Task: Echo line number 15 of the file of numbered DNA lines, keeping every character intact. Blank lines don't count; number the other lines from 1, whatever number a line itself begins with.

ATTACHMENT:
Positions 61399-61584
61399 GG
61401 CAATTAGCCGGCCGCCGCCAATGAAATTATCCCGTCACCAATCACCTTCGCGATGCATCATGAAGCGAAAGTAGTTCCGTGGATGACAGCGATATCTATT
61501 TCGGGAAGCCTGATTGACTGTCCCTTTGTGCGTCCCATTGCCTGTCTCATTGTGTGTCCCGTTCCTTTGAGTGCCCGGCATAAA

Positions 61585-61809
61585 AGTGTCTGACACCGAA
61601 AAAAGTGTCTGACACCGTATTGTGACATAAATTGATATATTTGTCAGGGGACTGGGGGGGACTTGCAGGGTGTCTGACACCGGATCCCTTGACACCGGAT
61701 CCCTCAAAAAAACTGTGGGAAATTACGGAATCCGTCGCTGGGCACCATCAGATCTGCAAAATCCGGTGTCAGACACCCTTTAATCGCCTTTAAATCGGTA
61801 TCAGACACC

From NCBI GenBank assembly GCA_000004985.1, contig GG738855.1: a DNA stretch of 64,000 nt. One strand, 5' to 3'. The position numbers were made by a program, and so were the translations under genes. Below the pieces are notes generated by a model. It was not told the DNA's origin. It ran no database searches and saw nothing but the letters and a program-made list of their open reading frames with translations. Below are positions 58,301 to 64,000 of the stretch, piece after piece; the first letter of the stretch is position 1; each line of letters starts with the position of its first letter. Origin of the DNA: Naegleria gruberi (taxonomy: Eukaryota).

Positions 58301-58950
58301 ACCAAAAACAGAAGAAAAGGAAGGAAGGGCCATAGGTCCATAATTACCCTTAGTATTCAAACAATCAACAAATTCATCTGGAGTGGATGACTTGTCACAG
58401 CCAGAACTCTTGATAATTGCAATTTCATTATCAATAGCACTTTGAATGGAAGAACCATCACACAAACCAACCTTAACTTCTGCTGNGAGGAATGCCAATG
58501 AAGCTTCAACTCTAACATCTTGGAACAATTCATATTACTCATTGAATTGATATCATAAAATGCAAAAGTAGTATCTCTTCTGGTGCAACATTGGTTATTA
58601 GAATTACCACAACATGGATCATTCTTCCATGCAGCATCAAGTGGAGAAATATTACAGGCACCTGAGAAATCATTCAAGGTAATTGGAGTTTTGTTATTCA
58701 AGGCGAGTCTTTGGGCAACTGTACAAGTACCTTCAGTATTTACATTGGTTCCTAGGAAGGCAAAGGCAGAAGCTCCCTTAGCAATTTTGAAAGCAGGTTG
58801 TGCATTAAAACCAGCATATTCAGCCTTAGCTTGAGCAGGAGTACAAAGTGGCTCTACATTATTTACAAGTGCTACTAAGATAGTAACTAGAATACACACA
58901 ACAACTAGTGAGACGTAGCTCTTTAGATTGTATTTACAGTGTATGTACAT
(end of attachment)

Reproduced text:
58601 GAATTACCACAACATGGATCATTCTTCCATGCAGCATCAAGTGGAGAAATATTACAGGCACCTGAGAAATCATTCAAGGTAATTGGAGTTTTGTTATTCA